Plaintiff raises several other assignments of error. We affirm on all but one assignment without further discussion. We address the remaining assignment, because it may arise on remand. In each of these consolidated cases, a $25 filing fee for the petition was required. ORS 34.340 (petition for writ of habeas corpus must be accompanied by $25 filing fee). In each case, plaintiff filed an affidavit of indigency with his petition. The trial court allowed the petitions to be filed without the filing fees, but deferred the fees and charged them against plaintiff's inmate trust account. See ORS 34.365. In three of the cases (CV95-1219, CV96-0342, and CV96-0608), plaintiff filed objections to the imposition of the filing fees, arguing that the fees unconstitutionally impair his right of access to the courts as protected by the Fourteenth Amendment to the United States Constitution. In two of those cases (CV95-1219 and CV96-0342), the trial court denied the objections after a hearing. In the third case, the trial court dismissed the petition without having ruled on plaintiff's objections.
Plaintiff argues that the trial court erred in denying his objections. He relies on several United States Supreme Court cases for the proposition that impeding access to the courts is a due process violation. He argues that application of ORS 34.340 and ORS 34.365 to him has the effect of impeding his access to the courts and reasons that application of those statutes to him accordingly violates his rights under the Fourteenth Amendment.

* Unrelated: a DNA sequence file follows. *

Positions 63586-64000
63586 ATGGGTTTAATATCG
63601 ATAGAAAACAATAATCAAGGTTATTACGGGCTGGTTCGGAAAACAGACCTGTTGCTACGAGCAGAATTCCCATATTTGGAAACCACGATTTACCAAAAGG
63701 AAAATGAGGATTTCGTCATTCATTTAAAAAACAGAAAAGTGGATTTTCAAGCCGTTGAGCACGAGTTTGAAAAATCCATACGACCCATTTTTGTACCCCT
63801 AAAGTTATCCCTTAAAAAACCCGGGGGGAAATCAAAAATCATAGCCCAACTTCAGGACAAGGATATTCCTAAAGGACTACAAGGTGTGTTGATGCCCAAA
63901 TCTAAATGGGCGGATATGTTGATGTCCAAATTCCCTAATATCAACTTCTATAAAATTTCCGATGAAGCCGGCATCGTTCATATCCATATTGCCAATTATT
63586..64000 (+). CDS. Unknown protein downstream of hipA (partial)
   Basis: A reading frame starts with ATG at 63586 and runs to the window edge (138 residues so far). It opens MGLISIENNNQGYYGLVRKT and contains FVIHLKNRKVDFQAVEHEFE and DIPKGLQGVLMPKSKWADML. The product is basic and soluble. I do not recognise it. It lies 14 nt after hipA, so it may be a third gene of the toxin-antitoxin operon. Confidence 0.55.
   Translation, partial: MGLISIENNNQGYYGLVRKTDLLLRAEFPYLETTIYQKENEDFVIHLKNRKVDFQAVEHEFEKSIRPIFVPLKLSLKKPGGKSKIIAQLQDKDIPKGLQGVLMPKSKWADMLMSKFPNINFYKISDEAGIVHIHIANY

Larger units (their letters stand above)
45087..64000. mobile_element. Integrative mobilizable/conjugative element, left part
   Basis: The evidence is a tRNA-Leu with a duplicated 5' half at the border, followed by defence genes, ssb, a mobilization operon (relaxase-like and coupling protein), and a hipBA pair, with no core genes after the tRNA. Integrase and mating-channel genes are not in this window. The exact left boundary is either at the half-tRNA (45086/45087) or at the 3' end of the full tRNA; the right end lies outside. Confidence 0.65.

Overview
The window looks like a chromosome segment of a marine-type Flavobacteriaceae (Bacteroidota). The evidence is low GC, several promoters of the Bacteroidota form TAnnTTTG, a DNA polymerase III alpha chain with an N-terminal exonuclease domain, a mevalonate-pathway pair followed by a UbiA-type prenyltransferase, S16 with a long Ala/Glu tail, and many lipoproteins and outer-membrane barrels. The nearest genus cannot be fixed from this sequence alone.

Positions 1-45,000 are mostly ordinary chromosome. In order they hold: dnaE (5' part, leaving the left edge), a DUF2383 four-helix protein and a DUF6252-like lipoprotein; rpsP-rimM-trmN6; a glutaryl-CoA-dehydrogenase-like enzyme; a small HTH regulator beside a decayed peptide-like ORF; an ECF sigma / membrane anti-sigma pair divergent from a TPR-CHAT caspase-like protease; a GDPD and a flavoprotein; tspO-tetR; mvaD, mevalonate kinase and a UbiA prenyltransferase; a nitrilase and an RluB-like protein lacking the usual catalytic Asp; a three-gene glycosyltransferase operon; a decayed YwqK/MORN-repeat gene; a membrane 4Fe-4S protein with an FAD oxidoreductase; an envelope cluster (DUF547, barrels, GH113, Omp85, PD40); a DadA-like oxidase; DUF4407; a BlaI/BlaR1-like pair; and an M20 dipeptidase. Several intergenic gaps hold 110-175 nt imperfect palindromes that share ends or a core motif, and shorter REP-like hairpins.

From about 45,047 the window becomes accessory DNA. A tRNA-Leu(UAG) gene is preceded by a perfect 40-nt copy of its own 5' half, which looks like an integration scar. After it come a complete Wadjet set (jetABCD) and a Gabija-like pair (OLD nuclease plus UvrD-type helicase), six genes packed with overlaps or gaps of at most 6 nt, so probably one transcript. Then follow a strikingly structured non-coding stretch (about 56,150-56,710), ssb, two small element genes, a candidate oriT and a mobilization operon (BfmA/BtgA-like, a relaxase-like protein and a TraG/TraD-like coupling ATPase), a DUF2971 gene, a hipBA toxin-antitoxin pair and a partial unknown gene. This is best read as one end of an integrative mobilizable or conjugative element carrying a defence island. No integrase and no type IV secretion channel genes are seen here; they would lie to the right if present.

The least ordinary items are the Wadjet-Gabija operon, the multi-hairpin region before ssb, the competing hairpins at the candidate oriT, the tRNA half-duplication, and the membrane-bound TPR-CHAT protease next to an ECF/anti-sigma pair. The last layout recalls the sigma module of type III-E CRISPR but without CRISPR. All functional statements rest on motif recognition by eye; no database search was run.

As noted above, ORS 34.340 states that a petition for a writ of habeas corpus must be accompanied by a $25 filing fee. ORS 34.365 provides:
“(1) Any court of the State of Oregon may authorize the filing of a petition for a writ of habeas corpus by or on behalf of any person imprisoned or otherwise restrained of liberty by virtue of a charge or conviction of crime without payment of the filing fees therefor, if such person presents to the court or judge thereof satisfactory proof, by affidavit and as otherwise required by such judge, that the person is unable to pay such fees.
“(2) Notwithstanding the fact that a court has authorized the filing of a petition without payment of the filing fee required by ORS 34.340, the fee may be drawn from, or charged against, the plaintiff's trust account if the plaintiff is an inmate in a correctional facility.”